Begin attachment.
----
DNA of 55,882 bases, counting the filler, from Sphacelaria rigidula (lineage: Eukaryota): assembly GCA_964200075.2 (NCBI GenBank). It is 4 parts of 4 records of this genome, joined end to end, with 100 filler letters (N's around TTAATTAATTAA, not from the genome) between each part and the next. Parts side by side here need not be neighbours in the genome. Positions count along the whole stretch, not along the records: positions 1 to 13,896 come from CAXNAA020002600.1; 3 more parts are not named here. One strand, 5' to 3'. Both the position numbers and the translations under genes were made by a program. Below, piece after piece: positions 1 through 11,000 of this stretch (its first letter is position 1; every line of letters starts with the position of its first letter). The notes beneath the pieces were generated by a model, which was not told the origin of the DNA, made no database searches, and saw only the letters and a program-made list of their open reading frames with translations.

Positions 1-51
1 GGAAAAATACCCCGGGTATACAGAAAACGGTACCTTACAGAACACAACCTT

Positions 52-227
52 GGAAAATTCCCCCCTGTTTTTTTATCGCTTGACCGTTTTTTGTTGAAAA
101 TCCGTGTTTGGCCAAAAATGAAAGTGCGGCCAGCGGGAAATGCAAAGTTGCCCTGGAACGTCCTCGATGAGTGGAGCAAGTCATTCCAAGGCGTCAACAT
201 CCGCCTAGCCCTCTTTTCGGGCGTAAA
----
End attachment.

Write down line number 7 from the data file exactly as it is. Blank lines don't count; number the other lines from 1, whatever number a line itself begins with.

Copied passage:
201 CCGCCTAGCCCTCTTTTCGGGCGTAAA